Before heading out, the dog needed his morning walk. He looked at me between piddles, seeming to beg me to turn back. Rain has never been his thing. Definitely not a water dog.
I knew as I sailed, then drove toward Vancouver that I could have stayed home. I could have tried to get a rebate on rest, maybe head into the work week with less pronounced bags under my eyes. Why slog things out in the rain? All my money had already been accepted online. No one would know the difference.
But I’d been absent for too long, perhaps as long as seventeen years. People had fought, even emerged victorious in the battle with AIDS, but I had lost my way. This AIDS Walk is intended to be a rebirth, a renewed commitment to causes far greater than my own hapless dating life. Thank goodness.
I’d like to think I have remained concerned and connected regarding the struggles and advances pertaining to AIDS. In truth, however, I had become complacent. Deeply sympathetic, indeed, whenever a news article surfaced online, excited to hear about people living HIV+ without ever progressing to the point of having AIDS, but I’d gotten consumed by a career that mattered, a writing passion and a couple of little dogs who lapped up every minute I gave them. Admittedly, AIDS lost its urgency.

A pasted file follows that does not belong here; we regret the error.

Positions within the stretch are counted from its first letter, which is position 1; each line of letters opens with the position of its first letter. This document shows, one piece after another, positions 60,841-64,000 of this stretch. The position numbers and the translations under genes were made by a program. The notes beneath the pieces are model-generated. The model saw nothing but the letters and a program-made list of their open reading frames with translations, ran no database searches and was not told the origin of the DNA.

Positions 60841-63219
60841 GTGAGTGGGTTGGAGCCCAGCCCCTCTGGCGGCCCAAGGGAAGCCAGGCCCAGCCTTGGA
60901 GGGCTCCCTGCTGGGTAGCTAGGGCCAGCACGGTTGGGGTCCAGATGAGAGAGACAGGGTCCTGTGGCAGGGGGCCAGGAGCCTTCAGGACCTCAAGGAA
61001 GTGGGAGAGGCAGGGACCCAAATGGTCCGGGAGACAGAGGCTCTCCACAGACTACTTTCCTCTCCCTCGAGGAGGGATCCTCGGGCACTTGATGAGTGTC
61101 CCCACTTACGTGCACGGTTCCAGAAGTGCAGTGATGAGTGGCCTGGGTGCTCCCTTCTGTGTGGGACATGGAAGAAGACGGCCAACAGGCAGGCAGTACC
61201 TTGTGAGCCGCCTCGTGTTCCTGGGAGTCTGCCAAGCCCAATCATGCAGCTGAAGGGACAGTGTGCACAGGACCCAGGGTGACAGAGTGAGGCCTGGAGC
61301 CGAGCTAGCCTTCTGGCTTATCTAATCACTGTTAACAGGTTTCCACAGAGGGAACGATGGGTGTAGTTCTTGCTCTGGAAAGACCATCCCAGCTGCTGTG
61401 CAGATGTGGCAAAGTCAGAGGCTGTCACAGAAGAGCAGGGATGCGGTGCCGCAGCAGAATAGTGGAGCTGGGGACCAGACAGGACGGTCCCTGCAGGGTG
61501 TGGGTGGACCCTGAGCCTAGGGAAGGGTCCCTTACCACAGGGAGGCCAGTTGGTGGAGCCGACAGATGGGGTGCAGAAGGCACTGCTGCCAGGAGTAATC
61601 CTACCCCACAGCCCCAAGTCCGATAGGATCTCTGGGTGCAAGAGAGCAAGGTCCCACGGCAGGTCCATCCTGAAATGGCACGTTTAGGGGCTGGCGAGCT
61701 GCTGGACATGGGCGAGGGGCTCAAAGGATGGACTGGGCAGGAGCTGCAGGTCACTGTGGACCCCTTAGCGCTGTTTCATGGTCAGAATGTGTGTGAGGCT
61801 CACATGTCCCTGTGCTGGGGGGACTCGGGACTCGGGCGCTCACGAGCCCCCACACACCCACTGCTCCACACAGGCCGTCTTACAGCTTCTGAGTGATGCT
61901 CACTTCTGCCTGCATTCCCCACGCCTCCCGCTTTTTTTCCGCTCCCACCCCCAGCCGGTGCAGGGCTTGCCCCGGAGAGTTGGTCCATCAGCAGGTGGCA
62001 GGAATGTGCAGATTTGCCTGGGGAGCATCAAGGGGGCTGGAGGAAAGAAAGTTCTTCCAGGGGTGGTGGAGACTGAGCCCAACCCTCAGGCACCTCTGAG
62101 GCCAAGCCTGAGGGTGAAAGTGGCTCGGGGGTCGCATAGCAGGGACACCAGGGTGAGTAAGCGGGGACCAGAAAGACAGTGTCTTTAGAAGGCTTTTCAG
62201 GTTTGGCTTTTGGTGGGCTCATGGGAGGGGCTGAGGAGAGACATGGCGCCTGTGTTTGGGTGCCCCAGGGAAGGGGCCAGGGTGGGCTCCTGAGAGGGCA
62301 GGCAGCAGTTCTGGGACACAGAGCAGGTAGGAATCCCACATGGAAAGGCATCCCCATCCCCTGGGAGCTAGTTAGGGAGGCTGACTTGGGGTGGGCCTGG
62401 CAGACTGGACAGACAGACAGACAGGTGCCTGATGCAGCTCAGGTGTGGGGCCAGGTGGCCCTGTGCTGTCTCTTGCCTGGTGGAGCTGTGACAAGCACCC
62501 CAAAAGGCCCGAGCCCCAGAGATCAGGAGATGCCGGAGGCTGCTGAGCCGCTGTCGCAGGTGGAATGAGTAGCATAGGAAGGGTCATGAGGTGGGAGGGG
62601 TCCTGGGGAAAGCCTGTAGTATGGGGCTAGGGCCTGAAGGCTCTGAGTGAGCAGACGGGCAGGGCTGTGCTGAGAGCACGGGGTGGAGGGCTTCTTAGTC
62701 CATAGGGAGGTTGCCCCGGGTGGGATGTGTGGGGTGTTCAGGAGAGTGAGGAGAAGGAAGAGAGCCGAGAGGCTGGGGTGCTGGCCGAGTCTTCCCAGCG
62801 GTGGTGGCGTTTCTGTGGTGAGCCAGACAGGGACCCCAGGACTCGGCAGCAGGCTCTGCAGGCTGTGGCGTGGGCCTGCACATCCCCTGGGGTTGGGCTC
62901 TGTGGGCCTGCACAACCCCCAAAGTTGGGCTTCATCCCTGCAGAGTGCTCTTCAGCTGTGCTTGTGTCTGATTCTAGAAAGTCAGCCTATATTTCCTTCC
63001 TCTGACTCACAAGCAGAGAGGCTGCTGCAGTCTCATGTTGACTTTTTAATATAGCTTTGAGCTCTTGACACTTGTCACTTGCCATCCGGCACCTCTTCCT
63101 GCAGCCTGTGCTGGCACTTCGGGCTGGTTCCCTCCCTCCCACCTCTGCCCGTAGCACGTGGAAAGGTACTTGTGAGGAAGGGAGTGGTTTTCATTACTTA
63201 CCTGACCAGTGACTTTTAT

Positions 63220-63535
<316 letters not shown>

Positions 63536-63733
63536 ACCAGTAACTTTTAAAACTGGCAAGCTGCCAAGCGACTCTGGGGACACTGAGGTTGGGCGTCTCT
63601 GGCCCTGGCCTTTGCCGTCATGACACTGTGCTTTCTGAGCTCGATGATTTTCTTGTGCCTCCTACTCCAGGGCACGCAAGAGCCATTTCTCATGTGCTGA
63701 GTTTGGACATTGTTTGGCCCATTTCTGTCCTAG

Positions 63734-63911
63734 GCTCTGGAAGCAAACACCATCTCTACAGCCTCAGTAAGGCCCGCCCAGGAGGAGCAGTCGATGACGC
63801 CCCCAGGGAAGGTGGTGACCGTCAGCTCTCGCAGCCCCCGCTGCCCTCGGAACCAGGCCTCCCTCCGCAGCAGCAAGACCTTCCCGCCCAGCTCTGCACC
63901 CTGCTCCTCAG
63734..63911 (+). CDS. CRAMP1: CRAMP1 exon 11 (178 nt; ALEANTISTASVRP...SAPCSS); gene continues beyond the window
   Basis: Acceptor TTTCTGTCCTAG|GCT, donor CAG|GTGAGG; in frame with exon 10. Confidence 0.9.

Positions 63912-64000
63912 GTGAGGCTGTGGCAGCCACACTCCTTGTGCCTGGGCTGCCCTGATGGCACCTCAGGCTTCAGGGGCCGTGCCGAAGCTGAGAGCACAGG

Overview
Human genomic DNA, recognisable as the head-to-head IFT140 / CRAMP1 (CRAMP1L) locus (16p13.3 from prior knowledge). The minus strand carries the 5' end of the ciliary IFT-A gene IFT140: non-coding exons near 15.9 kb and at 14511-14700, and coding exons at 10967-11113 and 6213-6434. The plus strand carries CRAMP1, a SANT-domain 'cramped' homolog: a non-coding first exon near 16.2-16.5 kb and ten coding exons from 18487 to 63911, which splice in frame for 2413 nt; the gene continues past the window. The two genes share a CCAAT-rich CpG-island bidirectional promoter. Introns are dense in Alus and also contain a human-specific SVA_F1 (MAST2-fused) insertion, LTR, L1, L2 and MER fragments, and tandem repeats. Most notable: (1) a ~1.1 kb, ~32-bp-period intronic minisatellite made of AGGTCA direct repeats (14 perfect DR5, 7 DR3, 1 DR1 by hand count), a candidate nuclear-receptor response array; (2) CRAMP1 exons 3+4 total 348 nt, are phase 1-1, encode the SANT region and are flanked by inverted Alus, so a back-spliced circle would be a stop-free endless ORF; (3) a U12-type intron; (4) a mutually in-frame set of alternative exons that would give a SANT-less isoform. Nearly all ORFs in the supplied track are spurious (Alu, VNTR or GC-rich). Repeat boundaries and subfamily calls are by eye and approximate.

There was a time when most of my sleepless nights were due to AIDS. I read Randy Shilts’ And the Band Played On and raged over governments, religious institutions and medical providers that denied the crisis, hailed the epidemic as God’s wrath, underfunded research studies or got mired in political maneuvering. I feared intimacy as my mind twisted Silence = Death into Sex = Death. I consciously lost contact with an aunt after she ranted about me wasting my time volunteering with AIDS Project Los Angeles. I drew strength from my mother’s negativity, betting that I couldn’t handle being a buddy for persons with AIDS since I had a history of fainting over films in high school Biology and during standard hearing tests. There was a time when AIDS made me stronger. In fact, AIDS made me a better man.
Somehow I lost that within a year of moving from Los Angeles to Vancouver. The move left me underemployed and in debt, but it also threw my priorities out of whack. Having left my alcoholic ex back in La-la Land, I could now flit from tea dance to dance club to drag show with a new group of friends whose behavior I didn’t have to monitor or correct. I never became a wild boy, never went through a sowing-his-seeds stage, but I let frivolity take the forefront.
Things started to change this summer, first with a stop at the AIDS Memorial Grove in San Francisco’s Golden Gate Park and further with an extended stay in L.A.—and my alcoholic ex’s disclosure that he was now HIV+. I recommitted myself. For starters, I pledged to participate in the Vancouver AIDS Walk.
So rain could not keep me away. Putting it aside for another year might push the issue away for good—actually for bad.